`Someone has a sense of humour then. Even Ovid only had to go to Moesia.'

The world had shrunk since emperors sent salacious poets to cool their hexameters on the lonely shores of the Euxine Sea while other bad citizens were allowed to sail to Gaul and die rich as wine merchants. The Empire stretched far beyond Gaul nowadays. Chersonesus, Taurica, even further away on the Euxine than Ovid's bleak hole, had vivid advantages as a dump for criminals: though technically not a Roman province, we did have a trading presence all along its coast, so Balbinus could be watched – and he would know it. It was also a terrible place to be sent. If he wasn't eaten by brown bears he would die of cold or boredom, and however much money he managed to take with him, there were no luxuries to spend it on.

`It's no summer holiday for you either,' I told Linus. `You'll never get home this side of Saturnalia.'

He accepted the news cheerily. `Someone needs to make sure Balbinus doesn't nip off the ship at Tarentum.' True. Or Antium, or Puteoli, or Paestum, Buxentum or Rhegium, or Sicily, or at any one of scores of seashore towns in Greece, and the islands, and Asia, that would lie on our criminal's way into exile. Most of these places had an ambiguous form of loyalty towards Rome. Some were run by Roman officials who were only looking for a rest. Many were too remote to be supervised even by officials who liked to throw their weight about. Petronius Longus was rightly distraught about making the penalty stick. Linus, however, seemed to take his responsibility placidly. `This is my big chance to travel. I don't mind wintering at some respectable town in Bithynia, or on the Thracian coast.' Petro's stooge had looked at a map, then.

`Will you get your lodging paid, Linus?'

`Within the limits,' Petronius uttered sombrely, resisting any frivolous suggestion that Linus might be heading for a spree at the state's expense.

`Anything for a bit of peace!' said Linus. Evidently there was a woman involved.

Well, we were all henpecked. Not that most of us would have entertained four or five months beyond the Hellespont at the worst time of year simply to avoid having our ears battered. Linus could not have mastered the gracious art of sloping off to the public baths for half a day (a set of baths you are not known to frequent).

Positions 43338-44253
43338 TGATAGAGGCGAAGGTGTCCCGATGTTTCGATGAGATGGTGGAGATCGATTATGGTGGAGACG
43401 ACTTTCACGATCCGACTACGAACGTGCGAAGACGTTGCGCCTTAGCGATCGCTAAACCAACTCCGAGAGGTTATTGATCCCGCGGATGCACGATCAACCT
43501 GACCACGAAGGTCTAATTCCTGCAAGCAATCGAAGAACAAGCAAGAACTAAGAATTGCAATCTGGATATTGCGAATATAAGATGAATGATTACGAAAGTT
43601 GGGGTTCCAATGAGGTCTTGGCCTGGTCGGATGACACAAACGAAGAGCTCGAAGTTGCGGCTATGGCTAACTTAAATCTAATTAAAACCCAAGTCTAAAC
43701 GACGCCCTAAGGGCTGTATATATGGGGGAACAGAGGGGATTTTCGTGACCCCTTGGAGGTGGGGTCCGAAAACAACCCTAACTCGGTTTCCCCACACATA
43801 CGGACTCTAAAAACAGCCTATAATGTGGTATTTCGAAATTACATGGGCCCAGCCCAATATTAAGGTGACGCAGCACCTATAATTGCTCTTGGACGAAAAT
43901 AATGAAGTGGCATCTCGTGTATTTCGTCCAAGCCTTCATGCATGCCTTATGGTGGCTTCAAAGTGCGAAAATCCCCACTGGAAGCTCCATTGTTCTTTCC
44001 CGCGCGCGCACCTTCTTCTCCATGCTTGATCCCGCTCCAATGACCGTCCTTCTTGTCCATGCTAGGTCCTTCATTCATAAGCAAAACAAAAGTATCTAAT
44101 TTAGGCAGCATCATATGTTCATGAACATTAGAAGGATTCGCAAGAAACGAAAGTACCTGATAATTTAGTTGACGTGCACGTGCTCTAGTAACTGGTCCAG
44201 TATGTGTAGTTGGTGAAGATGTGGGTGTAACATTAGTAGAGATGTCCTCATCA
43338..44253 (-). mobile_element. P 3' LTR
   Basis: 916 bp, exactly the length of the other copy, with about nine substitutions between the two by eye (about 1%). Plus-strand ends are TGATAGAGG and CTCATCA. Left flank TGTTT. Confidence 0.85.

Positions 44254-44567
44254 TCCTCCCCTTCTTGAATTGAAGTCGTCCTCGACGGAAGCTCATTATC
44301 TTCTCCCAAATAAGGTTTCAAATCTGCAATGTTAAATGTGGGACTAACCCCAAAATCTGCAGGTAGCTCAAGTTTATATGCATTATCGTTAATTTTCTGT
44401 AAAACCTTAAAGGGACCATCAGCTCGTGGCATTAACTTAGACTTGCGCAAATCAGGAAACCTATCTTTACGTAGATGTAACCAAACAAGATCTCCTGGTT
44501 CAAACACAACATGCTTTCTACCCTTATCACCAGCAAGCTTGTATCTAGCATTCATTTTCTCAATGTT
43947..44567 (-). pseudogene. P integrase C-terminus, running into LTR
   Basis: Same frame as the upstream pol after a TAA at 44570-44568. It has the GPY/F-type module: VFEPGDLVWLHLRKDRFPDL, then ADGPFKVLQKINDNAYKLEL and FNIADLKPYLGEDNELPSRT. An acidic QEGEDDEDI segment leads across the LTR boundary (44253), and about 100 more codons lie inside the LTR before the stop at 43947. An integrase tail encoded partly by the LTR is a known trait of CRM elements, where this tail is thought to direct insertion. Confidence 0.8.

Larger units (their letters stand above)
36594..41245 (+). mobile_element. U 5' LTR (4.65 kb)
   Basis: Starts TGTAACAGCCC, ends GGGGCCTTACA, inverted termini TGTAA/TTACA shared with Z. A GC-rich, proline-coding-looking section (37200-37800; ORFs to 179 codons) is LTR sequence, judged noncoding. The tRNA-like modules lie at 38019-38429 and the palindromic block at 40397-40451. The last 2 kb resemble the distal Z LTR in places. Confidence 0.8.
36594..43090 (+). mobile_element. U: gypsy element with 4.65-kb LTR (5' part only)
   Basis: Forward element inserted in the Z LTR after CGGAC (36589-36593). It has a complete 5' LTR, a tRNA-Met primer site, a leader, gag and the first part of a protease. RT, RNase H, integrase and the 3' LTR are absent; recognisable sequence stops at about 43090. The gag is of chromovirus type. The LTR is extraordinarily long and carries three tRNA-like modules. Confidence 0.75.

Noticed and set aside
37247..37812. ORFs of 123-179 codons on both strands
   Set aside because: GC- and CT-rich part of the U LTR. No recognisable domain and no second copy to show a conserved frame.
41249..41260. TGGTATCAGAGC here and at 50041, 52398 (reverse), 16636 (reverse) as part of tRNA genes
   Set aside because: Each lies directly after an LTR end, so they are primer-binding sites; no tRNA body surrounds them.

Martinus appeared in the doorway. He gave Petronius a signal that was barely more than a twitch.

`They're coming! Scram, Linus.'

With a grin I can still remember, Linus slid from his bench. Keyed up for adventure, he was out of the wine bar and off back to the Chersonesus bound ship while the rest of us were still bringing our thoughts to bear.

We had paid for the wine. We all left the bar in silence. The landlord closed the door after us. We heard him fasten it with a heavy log, pointedly.

Outside the darkness had altered by several shades. The wind freshened. As we regained the quay Fusculus shook a shin that must have had cramp, while we all adjusted our swords and freed them from our cloaks. Nervously we strained to listen for the sound we really wanted to hear above the creaks of ropes and boards, and the plashing of wavelets under buffers, floats and hulls.

We could make out a movement on the harbour road, though still only faintly. Martinus must have honed his ears for this mission if he had heard something earlier.

Soon the noise clarified and became brisk hoofbeats, then we picked out wheels as well, somewhere in their midst. Almost at once a short cavalcade clattered up, the iron shoes of the horses and mules ringing loud. At the centre was an exceptionally smart carriage of the type very wealthy men own for. comfortable summer visits to their remote estates – big enough to allow the occupant to eat and write, or to try to forget being shaken by potholes and to sleep. Balbinus was probably not napping on this journey.

A couple of freedmen who must have decided, or been persuaded, that they could not bear to leave their master hopped off the top and began unloading a modest selection of luggage. Balbinus had lost all his slaves. That was part of stripping him of his property. What his freedmen did now was up to them. Soon they would possess more civic rights than he did – though they might still feel they owed familial debts to the master who had once freed them. Whether they saw it that way would depend on how many times he had kicked them for nothing when they were still slaves.